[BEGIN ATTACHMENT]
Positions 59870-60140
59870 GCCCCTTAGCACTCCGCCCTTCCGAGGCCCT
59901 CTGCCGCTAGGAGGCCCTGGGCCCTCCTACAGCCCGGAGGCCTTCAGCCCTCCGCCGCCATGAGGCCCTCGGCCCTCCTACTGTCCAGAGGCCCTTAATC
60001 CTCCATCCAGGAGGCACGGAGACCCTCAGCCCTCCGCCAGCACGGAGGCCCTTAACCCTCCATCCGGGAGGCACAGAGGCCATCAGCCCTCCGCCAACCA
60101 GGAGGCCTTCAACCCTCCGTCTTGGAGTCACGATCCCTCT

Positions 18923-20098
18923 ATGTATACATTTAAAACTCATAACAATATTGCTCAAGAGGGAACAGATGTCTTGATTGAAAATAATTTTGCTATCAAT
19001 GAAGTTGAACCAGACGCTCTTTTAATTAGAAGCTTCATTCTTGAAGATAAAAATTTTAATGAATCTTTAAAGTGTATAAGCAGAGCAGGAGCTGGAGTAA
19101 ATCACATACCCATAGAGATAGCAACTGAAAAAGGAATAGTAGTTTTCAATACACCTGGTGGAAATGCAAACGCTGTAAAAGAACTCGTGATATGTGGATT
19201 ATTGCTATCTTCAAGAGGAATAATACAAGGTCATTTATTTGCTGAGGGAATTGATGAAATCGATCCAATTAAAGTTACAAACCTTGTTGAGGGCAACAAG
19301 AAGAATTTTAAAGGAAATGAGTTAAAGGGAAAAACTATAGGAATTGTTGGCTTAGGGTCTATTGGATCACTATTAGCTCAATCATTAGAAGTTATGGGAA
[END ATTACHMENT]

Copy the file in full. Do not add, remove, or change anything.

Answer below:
Positions 59870-60140
59870 GCCCCTTAGCACTCCGCCCTTCCGAGGCCCT
59901 CTGCCGCTAGGAGGCCCTGGGCCCTCCTACAGCCCGGAGGCCTTCAGCCCTCCGCCGCCATGAGGCCCTCGGCCCTCCTACTGTCCAGAGGCCCTTAATC
60001 CTCCATCCAGGAGGCACGGAGACCCTCAGCCCTCCGCCAGCACGGAGGCCCTTAACCCTCCATCCGGGAGGCACAGAGGCCATCAGCCCTCCGCCAACCA
60101 GGAGGCCTTCAACCCTCCGTCTTGGAGTCACGATCCCTCT

Positions 18923-20098
18923 ATGTATACATTTAAAACTCATAACAATATTGCTCAAGAGGGAACAGATGTCTTGATTGAAAATAATTTTGCTATCAAT
19001 GAAGTTGAACCAGACGCTCTTTTAATTAGAAGCTTCATTCTTGAAGATAAAAATTTTAATGAATCTTTAAAGTGTATAAGCAGAGCAGGAGCTGGAGTAA
19101 ATCACATACCCATAGAGATAGCAACTGAAAAAGGAATAGTAGTTTTCAATACACCTGGTGGAAATGCAAACGCTGTAAAAGAACTCGTGATATGTGGATT
19201 ATTGCTATCTTCAAGAGGAATAATACAAGGTCATTTATTTGCTGAGGGAATTGATGAAATCGATCCAATTAAAGTTACAAACCTTGTTGAGGGCAACAAG
19301 AAGAATTTTAAAGGAAATGAGTTAAAGGGAAAAACTATAGGAATTGTTGGCTTAGGGTCTATTGGATCACTATTAGCTCAATCATTAGAAGTTATGGGAA